From the haunted guitars to the impressionist vocals, from the most spell-binding drones to the brisk tempos, this is a Slowdive album through and through.
More Photographs has its moments, and for anyone wanting to explore old photos, memory, and mortality with Kevin Morby, it broadens the thinking.
Braiding stirring songwriting prowess and beautiful vocals, Durand Jones has created one of the most assured and brightest debut albums in quite some time.
On Wednesday’s spectacular Rat Saw God, the North Carolina quintet weave a vivid tapestry of misery led by Karly Hartzman’s ekphrastic storytelling.
Mitski’s Laurel Hell possesses a kind of weird timelessness. The album seems like an artifact from the past that somehow seems relevant in the present.
Sundowner and A Night at the Little Los Angeles work together to satisfy multiple moods and develop a complete picture of Kevin Morby’s work.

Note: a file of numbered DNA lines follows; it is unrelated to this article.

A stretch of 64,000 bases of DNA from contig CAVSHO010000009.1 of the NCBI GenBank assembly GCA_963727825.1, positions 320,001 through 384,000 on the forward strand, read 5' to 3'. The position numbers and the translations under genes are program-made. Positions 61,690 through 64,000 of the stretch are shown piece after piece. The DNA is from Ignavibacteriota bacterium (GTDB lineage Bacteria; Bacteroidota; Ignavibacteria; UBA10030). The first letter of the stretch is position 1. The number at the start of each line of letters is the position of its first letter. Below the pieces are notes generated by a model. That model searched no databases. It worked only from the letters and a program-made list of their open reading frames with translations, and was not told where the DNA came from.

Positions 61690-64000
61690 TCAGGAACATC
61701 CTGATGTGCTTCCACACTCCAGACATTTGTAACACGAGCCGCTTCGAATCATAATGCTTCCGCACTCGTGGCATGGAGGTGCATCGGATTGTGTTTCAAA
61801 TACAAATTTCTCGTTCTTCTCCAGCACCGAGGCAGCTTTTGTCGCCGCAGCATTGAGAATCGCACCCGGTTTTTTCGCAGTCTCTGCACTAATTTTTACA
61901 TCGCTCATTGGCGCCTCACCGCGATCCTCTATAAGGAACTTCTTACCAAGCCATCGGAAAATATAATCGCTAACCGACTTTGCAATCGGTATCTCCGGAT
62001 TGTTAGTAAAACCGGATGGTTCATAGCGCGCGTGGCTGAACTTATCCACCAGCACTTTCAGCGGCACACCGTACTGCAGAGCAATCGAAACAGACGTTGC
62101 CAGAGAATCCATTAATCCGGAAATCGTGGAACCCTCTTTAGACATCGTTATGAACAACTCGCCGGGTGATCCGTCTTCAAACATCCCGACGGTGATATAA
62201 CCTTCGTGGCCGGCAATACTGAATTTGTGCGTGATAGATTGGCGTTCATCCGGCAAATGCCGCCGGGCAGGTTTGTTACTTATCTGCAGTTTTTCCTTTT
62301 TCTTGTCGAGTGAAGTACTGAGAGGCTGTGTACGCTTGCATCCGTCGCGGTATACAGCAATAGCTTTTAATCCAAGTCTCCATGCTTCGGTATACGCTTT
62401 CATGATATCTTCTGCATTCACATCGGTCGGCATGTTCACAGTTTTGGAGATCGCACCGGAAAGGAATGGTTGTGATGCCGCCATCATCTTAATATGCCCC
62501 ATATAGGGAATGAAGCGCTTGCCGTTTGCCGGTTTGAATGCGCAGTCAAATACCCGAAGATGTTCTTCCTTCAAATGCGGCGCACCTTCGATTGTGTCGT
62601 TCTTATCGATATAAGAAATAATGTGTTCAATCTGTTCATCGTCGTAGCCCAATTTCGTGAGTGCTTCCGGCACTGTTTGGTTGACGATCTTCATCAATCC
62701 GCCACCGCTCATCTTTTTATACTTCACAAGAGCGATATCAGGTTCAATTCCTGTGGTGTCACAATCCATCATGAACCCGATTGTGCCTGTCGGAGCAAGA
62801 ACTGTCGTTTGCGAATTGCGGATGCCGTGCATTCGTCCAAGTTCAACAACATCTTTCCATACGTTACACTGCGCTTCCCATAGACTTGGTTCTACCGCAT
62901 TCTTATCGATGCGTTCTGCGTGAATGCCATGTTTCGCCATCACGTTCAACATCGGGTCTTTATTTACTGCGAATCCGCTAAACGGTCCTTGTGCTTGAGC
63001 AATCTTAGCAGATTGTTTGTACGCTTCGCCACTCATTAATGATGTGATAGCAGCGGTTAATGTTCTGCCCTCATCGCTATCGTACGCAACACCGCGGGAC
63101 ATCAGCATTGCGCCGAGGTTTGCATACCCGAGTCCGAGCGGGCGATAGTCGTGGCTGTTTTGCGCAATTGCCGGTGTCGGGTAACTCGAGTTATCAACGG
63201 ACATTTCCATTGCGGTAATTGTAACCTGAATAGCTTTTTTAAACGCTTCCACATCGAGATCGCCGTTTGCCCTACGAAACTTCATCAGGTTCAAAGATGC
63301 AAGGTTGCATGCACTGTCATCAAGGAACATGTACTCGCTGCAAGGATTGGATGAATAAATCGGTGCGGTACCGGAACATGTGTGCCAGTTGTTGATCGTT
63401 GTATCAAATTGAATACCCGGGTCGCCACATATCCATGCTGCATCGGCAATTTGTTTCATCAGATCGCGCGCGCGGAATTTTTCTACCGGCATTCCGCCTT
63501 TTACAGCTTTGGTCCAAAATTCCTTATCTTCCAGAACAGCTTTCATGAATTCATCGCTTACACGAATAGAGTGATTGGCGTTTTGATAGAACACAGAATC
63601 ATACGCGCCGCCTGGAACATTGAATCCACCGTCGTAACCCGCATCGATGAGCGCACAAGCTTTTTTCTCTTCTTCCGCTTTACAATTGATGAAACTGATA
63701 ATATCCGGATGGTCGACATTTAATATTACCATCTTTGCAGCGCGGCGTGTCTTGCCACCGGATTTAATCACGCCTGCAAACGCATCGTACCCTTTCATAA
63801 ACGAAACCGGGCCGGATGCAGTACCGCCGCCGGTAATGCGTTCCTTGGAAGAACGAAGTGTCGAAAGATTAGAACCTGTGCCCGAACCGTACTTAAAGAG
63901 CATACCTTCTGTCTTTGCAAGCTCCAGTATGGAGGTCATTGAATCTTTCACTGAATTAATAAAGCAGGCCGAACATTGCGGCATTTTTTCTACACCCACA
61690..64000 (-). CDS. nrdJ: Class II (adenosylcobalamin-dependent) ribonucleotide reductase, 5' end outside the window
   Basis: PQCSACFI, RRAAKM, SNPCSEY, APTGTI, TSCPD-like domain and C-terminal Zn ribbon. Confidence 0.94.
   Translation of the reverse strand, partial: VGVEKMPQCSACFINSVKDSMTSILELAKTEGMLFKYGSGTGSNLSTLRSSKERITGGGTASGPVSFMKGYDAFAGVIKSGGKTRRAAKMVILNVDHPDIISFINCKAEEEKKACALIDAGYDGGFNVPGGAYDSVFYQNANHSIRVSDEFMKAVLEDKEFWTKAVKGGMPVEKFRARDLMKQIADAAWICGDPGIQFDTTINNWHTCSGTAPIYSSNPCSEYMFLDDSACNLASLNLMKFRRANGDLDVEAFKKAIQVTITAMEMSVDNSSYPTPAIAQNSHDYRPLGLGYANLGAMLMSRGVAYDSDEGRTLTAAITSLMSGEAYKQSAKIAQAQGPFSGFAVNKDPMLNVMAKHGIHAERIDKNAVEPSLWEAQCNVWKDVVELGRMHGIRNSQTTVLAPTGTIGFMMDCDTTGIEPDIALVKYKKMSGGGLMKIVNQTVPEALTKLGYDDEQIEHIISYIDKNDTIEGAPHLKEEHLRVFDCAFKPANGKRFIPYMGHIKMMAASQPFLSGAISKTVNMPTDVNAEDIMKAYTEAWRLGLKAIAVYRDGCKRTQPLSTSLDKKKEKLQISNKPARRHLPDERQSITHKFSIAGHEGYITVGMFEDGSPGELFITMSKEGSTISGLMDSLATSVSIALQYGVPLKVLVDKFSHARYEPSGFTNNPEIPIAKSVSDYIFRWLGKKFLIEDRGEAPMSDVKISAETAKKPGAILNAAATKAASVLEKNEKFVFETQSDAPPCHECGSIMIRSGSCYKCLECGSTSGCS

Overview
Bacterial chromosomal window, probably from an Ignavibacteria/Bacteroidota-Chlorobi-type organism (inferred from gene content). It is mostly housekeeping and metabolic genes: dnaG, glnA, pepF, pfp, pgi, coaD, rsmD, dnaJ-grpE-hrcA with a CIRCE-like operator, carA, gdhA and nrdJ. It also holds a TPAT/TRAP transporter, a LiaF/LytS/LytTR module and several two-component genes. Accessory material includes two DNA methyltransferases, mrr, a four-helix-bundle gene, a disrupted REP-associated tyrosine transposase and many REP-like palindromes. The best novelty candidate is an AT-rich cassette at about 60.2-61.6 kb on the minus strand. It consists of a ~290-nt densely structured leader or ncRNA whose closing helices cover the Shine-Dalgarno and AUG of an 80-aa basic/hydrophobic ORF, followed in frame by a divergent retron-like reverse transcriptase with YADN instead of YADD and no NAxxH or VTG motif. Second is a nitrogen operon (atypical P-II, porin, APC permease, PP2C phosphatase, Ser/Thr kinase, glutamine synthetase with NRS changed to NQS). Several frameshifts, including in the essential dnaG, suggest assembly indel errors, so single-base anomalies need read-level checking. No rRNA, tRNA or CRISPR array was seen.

Durand Jones and the Indications push the boundaries of soul music with Private Space, reminding us that the genre was never a relic of the past.
On Sundowner, Kevin Morby sings of valleys, broken stars, pale nights, and the midwestern American sun. Most of the time, he's alone with his guitar and a haunting mellotron.
Bright Eyes may not technically be emo, but they are transcendently expressive, beatifically melancholic. Down in the Weeds is just the statement of grounding that we need as a respite from the churning chaos around us.
At 25, Phoebe Bridgers is an artist at the beginning of her career, though Punisher sounds more like the work of a time-tested veteran.